Saturday, July 13, 2024

Govt commits to sentencing reforms

Justice Minister, Paul Goldsmith says the Government is committed to reforming sentencing to ensure criminals face serious consequences for crime and victims are prioritised.

“In recent years, there has been a concerning trend where the courts have imposed fewer and shorter prison sentences despite a 33% increase in violent crime,” said Mr Goldsmith.

“Public confidence in the ability of our sentencing system to deter and denounce offending has diminished.

“This Government is committed to restoring law and order in New Zealand and that means ensuring that offenders face serious consequences for their criminal actions.

“The changes we are making send a strong message that victims are the priority of this Government rather than offenders.”

The upcoming reforms will strengthen the criminal justice system by:

  • Capping the sentence discounts that judges can apply at 40 per cent when considering mitigating factors unless it would result in manifestly unjust sentencing outcomes.
  • Preventing repeat discounts for youth and remorse. Lenient sentences are failing to deter offenders who continue to rely on their youth or expressions of remorse without making serious efforts to reform their behaviour.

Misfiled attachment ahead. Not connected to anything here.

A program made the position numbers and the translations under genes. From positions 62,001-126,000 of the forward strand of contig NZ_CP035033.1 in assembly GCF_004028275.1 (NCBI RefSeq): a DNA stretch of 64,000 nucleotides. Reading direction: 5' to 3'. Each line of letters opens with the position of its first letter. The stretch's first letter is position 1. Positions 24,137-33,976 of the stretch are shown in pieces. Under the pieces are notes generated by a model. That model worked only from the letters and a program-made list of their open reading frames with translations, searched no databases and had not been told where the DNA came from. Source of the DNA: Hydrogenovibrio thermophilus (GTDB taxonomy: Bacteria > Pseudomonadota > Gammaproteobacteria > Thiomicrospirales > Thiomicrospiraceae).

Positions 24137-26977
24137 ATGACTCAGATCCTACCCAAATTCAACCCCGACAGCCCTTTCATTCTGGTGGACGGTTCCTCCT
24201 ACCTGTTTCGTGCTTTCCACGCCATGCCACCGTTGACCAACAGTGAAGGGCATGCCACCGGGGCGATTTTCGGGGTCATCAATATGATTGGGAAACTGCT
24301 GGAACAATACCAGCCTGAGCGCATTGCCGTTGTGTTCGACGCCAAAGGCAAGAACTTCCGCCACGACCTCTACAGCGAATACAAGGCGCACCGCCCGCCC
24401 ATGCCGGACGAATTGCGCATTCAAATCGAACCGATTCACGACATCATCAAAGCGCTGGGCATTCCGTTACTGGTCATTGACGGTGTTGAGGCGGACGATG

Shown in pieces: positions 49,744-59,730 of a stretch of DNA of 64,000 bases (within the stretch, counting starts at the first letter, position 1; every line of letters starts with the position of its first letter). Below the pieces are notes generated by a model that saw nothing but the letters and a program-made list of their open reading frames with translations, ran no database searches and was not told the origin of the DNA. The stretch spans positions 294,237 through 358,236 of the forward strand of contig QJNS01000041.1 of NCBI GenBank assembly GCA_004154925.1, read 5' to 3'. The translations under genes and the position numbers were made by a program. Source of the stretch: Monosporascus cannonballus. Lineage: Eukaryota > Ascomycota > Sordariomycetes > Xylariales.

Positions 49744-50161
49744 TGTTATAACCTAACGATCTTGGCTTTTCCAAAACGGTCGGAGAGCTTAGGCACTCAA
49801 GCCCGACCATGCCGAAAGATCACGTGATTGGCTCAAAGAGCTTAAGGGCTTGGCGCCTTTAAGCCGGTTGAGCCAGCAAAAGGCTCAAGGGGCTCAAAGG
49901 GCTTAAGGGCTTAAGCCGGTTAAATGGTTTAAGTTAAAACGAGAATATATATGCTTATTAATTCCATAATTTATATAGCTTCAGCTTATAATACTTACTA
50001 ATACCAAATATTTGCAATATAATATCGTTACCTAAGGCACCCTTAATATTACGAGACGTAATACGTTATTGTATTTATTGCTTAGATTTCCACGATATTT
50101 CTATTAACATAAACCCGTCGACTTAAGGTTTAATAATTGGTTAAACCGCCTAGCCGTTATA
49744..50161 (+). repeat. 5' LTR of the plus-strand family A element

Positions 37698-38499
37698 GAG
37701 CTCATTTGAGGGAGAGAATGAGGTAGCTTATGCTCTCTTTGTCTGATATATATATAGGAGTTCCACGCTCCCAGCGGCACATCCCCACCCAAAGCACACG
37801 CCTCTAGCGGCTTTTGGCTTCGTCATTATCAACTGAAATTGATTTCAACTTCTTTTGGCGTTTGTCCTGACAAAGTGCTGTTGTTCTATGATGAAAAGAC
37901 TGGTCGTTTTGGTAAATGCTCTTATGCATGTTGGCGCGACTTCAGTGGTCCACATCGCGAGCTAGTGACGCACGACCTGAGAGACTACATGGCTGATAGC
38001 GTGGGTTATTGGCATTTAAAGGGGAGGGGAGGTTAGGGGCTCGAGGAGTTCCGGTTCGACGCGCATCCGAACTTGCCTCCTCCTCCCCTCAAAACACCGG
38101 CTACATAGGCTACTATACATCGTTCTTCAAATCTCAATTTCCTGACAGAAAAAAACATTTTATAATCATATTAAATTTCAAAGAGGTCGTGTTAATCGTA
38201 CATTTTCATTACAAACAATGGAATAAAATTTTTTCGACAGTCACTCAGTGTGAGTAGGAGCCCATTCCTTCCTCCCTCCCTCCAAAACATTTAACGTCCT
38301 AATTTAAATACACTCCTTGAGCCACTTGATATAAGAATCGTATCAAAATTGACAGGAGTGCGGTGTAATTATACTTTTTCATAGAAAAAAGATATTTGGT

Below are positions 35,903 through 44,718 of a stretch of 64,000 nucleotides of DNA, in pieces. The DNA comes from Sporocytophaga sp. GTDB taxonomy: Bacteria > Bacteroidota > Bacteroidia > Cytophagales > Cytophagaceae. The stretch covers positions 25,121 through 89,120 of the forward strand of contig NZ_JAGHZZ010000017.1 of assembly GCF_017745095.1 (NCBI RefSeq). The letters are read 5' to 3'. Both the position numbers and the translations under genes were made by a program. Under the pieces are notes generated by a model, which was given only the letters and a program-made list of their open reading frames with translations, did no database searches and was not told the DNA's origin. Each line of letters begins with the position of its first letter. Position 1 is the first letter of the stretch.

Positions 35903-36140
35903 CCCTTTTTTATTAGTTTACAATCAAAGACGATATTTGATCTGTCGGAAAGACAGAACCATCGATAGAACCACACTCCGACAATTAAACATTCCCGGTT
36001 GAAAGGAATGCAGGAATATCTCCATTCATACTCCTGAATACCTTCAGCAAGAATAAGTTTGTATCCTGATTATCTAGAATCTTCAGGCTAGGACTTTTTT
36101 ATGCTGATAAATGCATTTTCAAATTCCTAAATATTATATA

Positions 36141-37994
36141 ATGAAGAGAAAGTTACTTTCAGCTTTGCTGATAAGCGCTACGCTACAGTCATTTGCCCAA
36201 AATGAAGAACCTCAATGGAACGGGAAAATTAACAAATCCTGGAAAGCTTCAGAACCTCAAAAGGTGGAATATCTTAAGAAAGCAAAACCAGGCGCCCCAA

• Responding to serious retail crime by introducing a new aggravating factor to address offences against sole charge workers and those whose home and business are interconnected, as committed to in the National-Act coalition agreement. 
  • Encouraging the use of cumulative sentencing for offences committed while on bail, in custody, or on parole to denounce behaviour that indicates a disregard for the criminal justice system, as committed to in the National-New Zealand First coalition agreement. 
  • Implementing a sliding scale for early guilty pleas with a maximum sentence discount of 25 per cent, reducing to a maximum of 5 per cent for a guilty plea entered during the trial. This will prevent undue discounts for late-stage guilty pleas and avoid unnecessary trials that are costly and stressful for victims.
  • Amending the principles of sentencing to include requirement to take into account any information provided to the court about victims’ interests, committed to in both coalition agreements.  

“These reforms clearly signal an expectation that appropriate consequences are imposed, and the needs of victims are prioritised,” said the Minister.

“Judges will of course continue to have discretion to consider the individual circumstances of each case to ensure sentencing does not lead to manifestly unjust outcomes.”

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